Asylum Law in the United States:
Under the Immigration and Nationality Act, §101, individuals may qualify and be granted asylum in the US if they can prove:
1. a well-founded fear
2. of persecution
3. perpetuated by the government or an entity the government cannot or will not control
4. on account of
5. one of the five protected grounds
These five protected grounds are:
4. Political Opinion
5. Social Group
There are many cases that deal with each category and have established what may or may not be acceptable grounds for asylum, what “well founded fear”, “persecution” and by whom mean. However, cases will be reviewed and determined on a case by case basis. We will review the individual client’s facts with him/her in a safe and secure setting and will help tell the individual’s story in a clear and concise manner.
It must be noted that an asylum application can be filed at the US border or when the individual is in the US, and must generally be filed within One Year of entry into the US. The individual cannot apply for asylum if he/she is not present in the US. Refugee status applications through the United Nations can be made for individuals if they are outside the US.
Below are the general steps in the asylum process:
1. With the help and expertise of our asylum lawyers and support staff, the client’s case will be reviewed and client will prepare a declaration supported by as much evidence as can be provided. We will prepare the remainder of the application and after client’s review and approval, we will submit it to the US government.
2. Within 2-3 weeks, client will receive a Notice of Receipt letter from the USCIS and a fingerprint appointment notice. Client will need to go to the address given in the notice to have his/her fingerprints taken.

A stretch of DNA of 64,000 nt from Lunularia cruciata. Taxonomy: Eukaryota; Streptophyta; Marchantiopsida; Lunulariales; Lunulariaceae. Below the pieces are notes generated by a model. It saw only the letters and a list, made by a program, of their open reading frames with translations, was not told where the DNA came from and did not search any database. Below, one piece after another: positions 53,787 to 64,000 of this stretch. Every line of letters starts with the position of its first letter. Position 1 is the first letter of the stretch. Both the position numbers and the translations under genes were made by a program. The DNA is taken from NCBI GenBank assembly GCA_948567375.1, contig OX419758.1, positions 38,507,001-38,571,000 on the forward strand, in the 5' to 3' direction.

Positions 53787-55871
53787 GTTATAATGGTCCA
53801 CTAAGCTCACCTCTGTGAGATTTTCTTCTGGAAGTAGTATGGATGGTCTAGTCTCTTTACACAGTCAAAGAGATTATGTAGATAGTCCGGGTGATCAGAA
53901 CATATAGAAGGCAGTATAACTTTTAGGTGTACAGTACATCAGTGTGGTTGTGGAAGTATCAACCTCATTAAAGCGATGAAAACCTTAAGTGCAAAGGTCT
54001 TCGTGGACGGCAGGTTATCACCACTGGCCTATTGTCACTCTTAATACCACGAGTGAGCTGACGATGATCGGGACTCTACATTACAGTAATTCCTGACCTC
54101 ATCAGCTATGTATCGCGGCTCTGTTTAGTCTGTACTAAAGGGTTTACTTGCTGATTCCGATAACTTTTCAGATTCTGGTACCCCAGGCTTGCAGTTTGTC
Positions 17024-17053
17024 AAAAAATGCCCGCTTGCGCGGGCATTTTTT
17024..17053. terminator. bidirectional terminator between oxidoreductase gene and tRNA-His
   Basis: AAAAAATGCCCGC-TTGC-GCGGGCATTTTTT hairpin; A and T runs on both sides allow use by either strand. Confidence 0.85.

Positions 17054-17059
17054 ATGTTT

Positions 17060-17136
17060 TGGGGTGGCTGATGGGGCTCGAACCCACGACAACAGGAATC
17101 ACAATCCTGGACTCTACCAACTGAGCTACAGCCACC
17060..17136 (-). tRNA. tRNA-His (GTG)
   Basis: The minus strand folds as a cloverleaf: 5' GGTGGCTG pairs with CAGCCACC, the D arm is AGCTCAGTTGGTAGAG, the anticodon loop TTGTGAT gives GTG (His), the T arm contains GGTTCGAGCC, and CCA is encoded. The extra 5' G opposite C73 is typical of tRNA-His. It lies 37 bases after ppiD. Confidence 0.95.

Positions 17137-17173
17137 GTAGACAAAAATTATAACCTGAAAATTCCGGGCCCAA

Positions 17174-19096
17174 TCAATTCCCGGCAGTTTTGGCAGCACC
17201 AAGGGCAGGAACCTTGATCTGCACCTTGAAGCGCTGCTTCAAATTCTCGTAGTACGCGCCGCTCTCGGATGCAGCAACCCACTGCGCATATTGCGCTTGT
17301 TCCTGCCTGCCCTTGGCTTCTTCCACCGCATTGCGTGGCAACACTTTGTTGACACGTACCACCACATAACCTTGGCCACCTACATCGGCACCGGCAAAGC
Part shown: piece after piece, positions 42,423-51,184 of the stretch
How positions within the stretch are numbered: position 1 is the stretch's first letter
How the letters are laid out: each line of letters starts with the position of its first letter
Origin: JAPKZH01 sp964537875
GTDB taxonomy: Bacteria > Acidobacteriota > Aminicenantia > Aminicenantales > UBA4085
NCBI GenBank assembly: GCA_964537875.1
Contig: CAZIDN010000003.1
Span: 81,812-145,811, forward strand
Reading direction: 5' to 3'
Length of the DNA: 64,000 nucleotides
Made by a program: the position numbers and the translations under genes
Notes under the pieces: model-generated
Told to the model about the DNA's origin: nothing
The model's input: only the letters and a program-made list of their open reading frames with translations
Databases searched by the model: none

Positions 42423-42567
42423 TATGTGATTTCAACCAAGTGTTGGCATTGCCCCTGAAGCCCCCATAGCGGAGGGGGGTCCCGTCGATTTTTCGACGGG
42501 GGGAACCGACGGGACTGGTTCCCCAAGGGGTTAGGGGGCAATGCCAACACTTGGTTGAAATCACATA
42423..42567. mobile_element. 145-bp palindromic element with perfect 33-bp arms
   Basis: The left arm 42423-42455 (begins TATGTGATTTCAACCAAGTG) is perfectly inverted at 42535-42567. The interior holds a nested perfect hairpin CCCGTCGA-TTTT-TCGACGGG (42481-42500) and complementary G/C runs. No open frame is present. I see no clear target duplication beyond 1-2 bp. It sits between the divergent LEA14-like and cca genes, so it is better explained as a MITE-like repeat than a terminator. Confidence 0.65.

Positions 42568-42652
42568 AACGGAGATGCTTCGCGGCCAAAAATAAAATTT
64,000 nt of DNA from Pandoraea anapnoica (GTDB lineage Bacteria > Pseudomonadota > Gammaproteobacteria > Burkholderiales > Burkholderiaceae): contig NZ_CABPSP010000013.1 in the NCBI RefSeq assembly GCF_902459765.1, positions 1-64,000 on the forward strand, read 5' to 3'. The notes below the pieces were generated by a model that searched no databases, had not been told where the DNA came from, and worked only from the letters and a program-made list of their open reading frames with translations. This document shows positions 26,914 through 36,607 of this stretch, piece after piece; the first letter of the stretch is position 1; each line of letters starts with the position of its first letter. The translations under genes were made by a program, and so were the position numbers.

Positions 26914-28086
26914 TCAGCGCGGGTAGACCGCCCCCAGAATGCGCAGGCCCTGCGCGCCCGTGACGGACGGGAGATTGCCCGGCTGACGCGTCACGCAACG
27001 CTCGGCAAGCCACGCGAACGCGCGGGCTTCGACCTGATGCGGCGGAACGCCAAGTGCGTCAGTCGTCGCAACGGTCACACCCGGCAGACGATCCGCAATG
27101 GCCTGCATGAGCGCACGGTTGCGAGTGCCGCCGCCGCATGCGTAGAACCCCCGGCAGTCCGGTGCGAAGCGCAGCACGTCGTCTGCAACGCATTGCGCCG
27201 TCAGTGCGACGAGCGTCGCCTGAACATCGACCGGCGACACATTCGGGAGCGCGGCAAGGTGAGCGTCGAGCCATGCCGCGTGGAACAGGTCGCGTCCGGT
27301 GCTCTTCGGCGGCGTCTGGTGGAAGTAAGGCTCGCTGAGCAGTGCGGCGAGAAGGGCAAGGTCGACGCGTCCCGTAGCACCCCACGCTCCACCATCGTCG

3. USCIS will then schedule the individual’s asylum interview.
4. We will review the file with the client and go over what generally happens at the asylum interview.
5. About one week after the asylum interview is complete, client will receive a determination from the asylum office.
6. If the asylum application is approved, asylee can receive work authorization along with other benefits. Please see our information guide regarding Benefits to Asylees.
7. The asylee can be eligible to apply for a green card after 12 months of continuous stay in the United States after asylum is granted.
8. Denials: If in valid status (I-94 has not expired), a notice will be sent by mail, called a Notice of Intent to Deny. The individual will then have an opportunity to respond and resolve the objections to the asylum application.
9. If the I-94 has expired and asylum case is denied, the case will be referred to an Immigration Judge. The individual’s asylum application will be reviewed again by an immigration judge.
It is important to have good, competent legal representation at all stages of the process.
Benefits of Receiving Asylum in the US:
1. Work authorization without any limitation
2. Social security card and driver’s license
3. Green Card after 12 months
4. Travel with US documentation
5. Help through Office of Refugee Resettlement (ORR) such as: Financial aid, job placement, Medical help, English language help, etc.
Withholding of Removal
Withholding of removal is an alternative to the asylum status and can be granted if for certain reasons asylum cannot be granted but the person can show that he/she will be persecuted if returned to their home country. An individual who is granted withholding of removal cannot be removed from the United States to the country from which she was fleeing persecution, but can be removed to a safe third country if one is available. Work authorization can be obtained under this status, however the individual cannot travel outside the US or apply for permanent residence.
This is just a short explanation of the asylum application process. If you have any specific questions, please call our office at 949-667-0976 or email us at : firstname.lastname@example.org